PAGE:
Activity: Entrance Activity • Read and complete the Anticipation Guide provided to you.
Math and Science Literacy Skills: Tools for Thinking and Learning Diane Kinkade Lynne Ramage Eileen Spalla Christine Troup
Schedule • 9-10:30 • Anticipation guide • Text readability • Text structure • Background knowledge • Vocabulary • 11-12 • Vocabulary • Comprehension • 1-2 • Comprehension • Writing
What are we doing today? • Identify and address the unique challenges of reading math and science • Build awareness of and learn practical tools that apply to • Text structure and features • Background knowledge • Vocabulary • Comprehension strategies • Writing strategies
What is reading? "Reading is a constructive process in which the reader interacts with text, using prior knowledge and experience to make connections, generate hypotheses, and make sense of what s/he reads.” Barton, M.L.,& Heidema, C. (2000).
Reading in content areas "Teaching reading in the content areas is not so much about teaching students basic reading skills as it is about teaching students how to use reading as a tool for thinking and learning“ Barton, M. L., & Heidema, C. (2000).
“Problems in reading non-fiction texts are most acute in the content areas of science, social studies, health, and math, in which students are expected to read a non-fiction text and acquire new information from it.” Gillet and Temple (2000) in Robb.
What is text readabililty? “The level of ease or difficulty with which text material can be understood by a particular reader who is reading that text for a specific purpose.” “Readability” Dr. Pikulski, 2002, www.eduplace.com/state/authorPikulski.pdf)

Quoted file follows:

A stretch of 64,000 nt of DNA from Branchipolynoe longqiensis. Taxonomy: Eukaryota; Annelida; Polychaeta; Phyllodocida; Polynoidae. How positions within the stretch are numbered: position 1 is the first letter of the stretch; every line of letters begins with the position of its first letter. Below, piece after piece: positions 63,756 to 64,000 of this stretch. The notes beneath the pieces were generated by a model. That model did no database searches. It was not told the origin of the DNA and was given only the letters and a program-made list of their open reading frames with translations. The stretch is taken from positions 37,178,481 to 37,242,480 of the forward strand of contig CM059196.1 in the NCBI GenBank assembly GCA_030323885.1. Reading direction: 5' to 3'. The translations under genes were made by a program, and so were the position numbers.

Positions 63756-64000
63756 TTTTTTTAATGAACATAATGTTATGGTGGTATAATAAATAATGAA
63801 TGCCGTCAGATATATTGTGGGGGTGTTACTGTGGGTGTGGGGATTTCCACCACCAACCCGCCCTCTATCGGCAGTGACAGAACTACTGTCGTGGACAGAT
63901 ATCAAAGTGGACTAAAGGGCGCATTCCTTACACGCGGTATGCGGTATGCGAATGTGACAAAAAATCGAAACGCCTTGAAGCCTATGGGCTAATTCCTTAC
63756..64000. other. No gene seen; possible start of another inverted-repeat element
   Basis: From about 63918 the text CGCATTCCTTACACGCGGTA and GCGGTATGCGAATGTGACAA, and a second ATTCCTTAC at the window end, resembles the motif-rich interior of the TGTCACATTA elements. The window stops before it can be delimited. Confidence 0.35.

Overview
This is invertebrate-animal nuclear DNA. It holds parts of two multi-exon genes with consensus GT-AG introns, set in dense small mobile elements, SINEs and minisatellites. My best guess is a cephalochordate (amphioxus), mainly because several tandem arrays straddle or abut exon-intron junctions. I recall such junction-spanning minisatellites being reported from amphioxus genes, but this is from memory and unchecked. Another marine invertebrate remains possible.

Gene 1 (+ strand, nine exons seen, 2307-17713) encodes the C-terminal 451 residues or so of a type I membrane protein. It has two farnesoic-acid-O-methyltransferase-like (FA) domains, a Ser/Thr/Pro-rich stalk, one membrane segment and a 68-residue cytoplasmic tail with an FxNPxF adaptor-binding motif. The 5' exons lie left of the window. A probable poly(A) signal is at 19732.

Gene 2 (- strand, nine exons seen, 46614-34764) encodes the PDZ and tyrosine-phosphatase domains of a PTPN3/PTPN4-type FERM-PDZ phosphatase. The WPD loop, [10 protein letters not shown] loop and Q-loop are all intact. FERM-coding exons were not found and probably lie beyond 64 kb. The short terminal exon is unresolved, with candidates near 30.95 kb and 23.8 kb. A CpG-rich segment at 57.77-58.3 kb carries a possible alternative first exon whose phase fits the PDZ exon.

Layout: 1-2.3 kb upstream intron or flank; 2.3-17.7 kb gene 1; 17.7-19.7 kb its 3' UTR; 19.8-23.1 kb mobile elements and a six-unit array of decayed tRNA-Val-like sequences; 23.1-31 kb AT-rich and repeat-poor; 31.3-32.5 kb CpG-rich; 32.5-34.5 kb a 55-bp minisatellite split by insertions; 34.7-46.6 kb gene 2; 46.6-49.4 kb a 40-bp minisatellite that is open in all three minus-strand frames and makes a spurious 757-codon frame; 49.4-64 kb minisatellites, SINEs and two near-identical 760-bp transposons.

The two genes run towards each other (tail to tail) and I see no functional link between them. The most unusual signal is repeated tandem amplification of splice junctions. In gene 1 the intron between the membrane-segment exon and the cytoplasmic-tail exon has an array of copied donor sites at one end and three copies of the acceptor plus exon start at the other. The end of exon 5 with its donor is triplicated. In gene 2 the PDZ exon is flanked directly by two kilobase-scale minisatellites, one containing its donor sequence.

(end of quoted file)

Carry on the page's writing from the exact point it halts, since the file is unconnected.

Activity: What are some of the factors that affect readability? • In a group of 4 or 5 • Skim the text • Answer this question: what would make this text challenging for a student in x grade? • Make a list • Compare your list to what we researched
What Vocabulary Abstract concepts Sentence length makes Word length Density of ideas science and math texts Grammatical features Must proficiently decode words and symbols Text structure challenging directionality for Access (text) features students? Links to prior knowledge
Implications • Don’t take grade-level texts at face value • Teachers should evaluate texts for challenges • Teachers need to assess text and to plan instructional activities to support student success
Partner Discussion • Talk to a partner and tell him/her one thing you will remember about text readability in math or science.
What is text structure? • The way text is organized • In a sentence • In a paragraph • In a section • In a chapter • throughout the book
What are some common text structures found in math and science texts? • Description • Sequence / Process • Comparison/contrast • Cause-effect • Problem-solution • Generalization/principle • Hypothesis/support
Why should I care about text structure? “Teaching students how to recognize and represent the organizational patterns (text structures) commonly used by authors …can significantly influence students’ learning.” Barton, 2001, 20.
Implications “[T]eachers should preview their text materials to identify whether the main ideas are clearly written and appear in a consistent location throughout the text.” Barton, 2001, 17
Activity – Text Structure Sort • For this activity, work with a partner next to you to analyze text structures, function, signal words, comprehension cues and questions, and visual organizers. • Use the small pieces to complete the table.
Examples of text/access features • Headings • Bold • Italics • Objectives/ purposes • Summaries • Graphs • Diagrams • Cutaways • Graphics
Other teacher considerations “One feature of many mathematics texts is that concepts are introduced but not discussed again for several chapters…concepts are developed and practiced and followed by a period of disuse” Barton 2001
Activity: Getting to know your textbook • Look through one chapter and consider the text features: • Which are “red lights,” “yellow lights” and “green lights” for students? For teachers? • Do students understand the purpose of the features? • Discuss with those at your table how these would inform your instruction • Share one idea with the whole group